Bahrain’s GPIC Launches Middle East’s First Advanced Carbon Capture System

The Middle East's first advanced carbon capture systemBahrain’s Gulf Petrochemical Industries Co. (GPIC) commissioned one of the world’s largest and the Middle East’s first carbon capture system at its Sitra petrochemical complex yesterday. The $55 million system should be able to capture as much as or more than 90%–some 450 metric tons per day–of the CO2 produced by the complex’s oil refinery. Absorbed from flue gas, the captured carbon dioxide will then be used to synthesize methanol and urea, according to an Arab News report.

The project is one of the few concrete, commercial-scale applications of advanced carbon capture technology, as well as an example of international technology transfer. Known as the “KM CDR Process” (Kansai-Mitsubishi Carbon Dioxide Recovery Process), GPIC licensed the technology from Mitsubishi Heavy Industries in January, 2008. Malaysia’s Petronas Fertilizer was the first to make use of the process outside of Japan back in 1999 with the launch of a 200 mtpd system. The CRD technology has also been licensed to Indian Farmers Fertiliser Cooperative Ltd. and the UAE’s Ruwais Fertilizer Industries.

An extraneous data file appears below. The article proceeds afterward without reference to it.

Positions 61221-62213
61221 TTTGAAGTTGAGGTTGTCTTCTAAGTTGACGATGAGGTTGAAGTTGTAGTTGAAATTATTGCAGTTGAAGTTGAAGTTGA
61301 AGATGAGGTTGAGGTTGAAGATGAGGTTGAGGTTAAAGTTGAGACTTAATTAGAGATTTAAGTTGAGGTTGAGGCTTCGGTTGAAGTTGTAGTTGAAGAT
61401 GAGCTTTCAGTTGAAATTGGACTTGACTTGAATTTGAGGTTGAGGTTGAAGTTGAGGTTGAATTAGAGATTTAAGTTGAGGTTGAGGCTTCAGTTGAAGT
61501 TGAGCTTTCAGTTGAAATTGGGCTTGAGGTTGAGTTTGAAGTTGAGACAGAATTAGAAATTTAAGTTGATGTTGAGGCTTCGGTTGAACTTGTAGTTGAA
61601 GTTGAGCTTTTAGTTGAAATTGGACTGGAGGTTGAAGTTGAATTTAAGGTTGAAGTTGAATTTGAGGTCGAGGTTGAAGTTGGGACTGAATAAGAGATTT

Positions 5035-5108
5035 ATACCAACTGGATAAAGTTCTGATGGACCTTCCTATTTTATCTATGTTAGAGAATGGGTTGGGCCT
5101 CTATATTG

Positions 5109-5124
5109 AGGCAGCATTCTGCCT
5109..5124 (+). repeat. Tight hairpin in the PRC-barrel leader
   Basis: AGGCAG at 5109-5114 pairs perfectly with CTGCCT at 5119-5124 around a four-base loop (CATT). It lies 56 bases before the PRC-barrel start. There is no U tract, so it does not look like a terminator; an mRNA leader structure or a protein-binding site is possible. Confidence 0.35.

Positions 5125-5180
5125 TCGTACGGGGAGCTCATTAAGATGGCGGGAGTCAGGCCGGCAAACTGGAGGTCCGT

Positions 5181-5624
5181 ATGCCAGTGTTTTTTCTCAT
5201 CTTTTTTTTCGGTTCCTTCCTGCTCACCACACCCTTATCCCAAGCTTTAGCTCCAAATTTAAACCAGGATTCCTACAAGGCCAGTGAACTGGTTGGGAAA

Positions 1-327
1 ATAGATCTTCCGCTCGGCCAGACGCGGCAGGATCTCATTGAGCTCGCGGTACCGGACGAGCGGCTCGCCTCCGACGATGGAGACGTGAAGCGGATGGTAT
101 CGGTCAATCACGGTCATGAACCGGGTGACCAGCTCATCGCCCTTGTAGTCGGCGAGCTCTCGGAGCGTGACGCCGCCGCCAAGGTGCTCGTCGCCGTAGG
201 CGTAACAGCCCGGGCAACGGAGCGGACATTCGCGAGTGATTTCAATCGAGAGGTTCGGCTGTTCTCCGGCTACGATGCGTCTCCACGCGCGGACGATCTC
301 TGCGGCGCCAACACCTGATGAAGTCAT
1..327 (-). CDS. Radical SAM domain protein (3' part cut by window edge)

“This is yet another milestone towards the company’s commitment to a clean environment,” Sheikh Isa bin Ali Al-Khalifa, GPIC board chairman and an adviser to Bahrain’s prime minister for oil and industrial affairs, was quoted as saying. “Such initiative confirms the company’s policy to preserve the environment by reducing human-caused global warming and the severe increases in temperatures and leading toward disastrous environmental consequences.”

Andrew Burger
Andrew Burger
A product of the New York City public school system, Andrew Burger went on to study geology at the University of Colorado, Boulder, work in the wholesale money and capital markets for a major Japanese bank and earn an MBA in finance.

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